Disorders of consciousness research project

Dr Jonathan Pool, a music therapist at The Children’s Trust, tells us about a new research project on disorders of consciousness.

Published on: 18/08/20

The project will measure the outcomes of MuSICCA, an assessment tool for children and young people with disorders of consciousness.

We know that a growing number of children and young people are surviving severe acquired brain injuries due to advances in healthcare.

However, many fail to emerge from coma and continue to live with disorders of consciousness (DOC).

My colleagues and I initiated a research project as a way to develop and validate an assessment tool that supports goal-planning for children and young people who have DOC.

The assessment tool—the Music therapy Sensory Instrument for Cognition, Consciousness and Awareness (MuSICCA) – will be the only or one of the very few, that are validated for assessing awareness of children and young people with disorders of consciousness.

This is important because having assessment tools validated means that families and clinicians know how much we can trust the information they give us about something.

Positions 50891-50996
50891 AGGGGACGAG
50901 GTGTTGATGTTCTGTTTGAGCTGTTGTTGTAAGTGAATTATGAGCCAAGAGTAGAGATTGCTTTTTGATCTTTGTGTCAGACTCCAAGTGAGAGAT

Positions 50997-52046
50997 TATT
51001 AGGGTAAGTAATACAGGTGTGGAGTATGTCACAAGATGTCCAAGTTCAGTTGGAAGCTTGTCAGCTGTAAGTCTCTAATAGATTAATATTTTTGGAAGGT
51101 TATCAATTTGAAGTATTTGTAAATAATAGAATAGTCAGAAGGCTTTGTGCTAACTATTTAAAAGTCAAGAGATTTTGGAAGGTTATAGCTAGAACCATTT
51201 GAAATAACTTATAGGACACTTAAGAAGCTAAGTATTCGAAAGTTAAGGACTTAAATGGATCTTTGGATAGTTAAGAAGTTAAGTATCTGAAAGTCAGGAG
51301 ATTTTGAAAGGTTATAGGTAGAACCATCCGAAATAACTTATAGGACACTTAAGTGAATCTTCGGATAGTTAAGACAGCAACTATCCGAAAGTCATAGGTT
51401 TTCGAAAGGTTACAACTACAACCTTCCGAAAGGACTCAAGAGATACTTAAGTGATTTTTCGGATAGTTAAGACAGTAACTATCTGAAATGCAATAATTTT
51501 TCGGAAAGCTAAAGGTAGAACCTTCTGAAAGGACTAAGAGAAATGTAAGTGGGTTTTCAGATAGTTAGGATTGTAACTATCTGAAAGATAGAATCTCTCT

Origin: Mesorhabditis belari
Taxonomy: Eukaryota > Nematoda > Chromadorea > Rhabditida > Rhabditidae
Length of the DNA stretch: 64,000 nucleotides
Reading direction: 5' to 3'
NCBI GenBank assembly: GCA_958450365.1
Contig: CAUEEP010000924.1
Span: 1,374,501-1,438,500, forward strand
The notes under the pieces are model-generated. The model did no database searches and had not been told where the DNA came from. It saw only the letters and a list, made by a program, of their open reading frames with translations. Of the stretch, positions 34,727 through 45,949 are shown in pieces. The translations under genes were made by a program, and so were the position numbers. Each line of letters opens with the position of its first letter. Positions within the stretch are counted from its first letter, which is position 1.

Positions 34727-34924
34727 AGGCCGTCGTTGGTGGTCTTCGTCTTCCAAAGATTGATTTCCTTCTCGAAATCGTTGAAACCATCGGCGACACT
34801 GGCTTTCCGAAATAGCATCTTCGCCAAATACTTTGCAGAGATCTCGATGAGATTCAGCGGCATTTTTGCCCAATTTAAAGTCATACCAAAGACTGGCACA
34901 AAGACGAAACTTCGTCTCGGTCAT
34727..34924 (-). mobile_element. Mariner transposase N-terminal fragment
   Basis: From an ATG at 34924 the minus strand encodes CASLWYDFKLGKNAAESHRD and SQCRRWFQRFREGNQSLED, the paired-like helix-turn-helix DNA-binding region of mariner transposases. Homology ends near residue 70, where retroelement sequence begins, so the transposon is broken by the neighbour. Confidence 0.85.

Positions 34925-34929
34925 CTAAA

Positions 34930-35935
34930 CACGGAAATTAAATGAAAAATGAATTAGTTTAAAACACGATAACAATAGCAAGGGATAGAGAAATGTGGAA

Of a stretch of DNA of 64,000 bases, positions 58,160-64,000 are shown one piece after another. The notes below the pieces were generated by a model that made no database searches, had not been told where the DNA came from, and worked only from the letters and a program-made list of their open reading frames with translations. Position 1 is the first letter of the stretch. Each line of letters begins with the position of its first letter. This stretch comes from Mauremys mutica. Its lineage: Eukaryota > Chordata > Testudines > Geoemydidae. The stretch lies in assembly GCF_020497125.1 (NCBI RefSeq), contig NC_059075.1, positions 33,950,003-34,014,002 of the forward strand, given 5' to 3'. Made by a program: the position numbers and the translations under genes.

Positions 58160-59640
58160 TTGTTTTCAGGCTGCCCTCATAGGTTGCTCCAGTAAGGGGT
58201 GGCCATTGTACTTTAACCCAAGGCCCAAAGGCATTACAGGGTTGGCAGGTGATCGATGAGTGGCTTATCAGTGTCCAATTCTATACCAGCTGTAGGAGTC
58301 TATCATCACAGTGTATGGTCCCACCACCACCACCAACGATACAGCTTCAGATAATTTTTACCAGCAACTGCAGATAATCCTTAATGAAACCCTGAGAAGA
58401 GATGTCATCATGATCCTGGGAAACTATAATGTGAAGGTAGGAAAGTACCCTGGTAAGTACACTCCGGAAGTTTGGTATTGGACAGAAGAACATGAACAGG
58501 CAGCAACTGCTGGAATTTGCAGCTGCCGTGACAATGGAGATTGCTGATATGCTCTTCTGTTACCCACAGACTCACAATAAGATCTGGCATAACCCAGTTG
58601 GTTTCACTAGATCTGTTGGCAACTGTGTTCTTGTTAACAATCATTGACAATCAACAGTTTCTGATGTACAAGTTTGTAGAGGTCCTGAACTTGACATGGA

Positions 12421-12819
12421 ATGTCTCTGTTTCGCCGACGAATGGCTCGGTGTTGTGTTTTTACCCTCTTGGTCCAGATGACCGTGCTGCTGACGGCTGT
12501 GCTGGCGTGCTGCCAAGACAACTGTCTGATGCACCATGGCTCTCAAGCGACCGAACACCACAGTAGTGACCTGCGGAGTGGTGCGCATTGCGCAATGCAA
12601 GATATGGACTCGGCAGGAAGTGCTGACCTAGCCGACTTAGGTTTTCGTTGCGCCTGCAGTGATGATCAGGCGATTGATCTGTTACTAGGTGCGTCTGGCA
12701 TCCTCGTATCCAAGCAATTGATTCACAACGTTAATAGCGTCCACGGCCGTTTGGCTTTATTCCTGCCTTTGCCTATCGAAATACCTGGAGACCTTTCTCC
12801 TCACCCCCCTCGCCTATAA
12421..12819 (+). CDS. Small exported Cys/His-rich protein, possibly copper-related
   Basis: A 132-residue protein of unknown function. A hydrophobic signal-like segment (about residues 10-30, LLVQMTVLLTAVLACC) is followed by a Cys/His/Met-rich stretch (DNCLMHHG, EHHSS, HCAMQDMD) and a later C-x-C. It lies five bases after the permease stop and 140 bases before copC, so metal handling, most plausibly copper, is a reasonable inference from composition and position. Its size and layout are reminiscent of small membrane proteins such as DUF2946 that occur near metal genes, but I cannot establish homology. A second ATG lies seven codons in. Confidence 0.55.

The children affected by disorders of consciousness cannot tell us about their awareness and the teams working with them must find trustworthy ways of finding out this information.

This helps the teams plan goals, treatment, care and education for each individual child, suited to their specific needs and sensory capabilities. It helps reduce over-stimulation and under-stimulation.

Families will benefit from the information from the MuSICCA and greater certainty about what their child is able to experience, tolerate and use in terms of sensory stimulation.

The research is being led by The Children’s Trust and will involve participating professionals and organisations from the UK, Ireland and the USA.

The British Medical Journal has published an article about the research project, which provides more information on the proposed methods and analysis of the research project.

The research will be completed in approximately the next 3-4 years.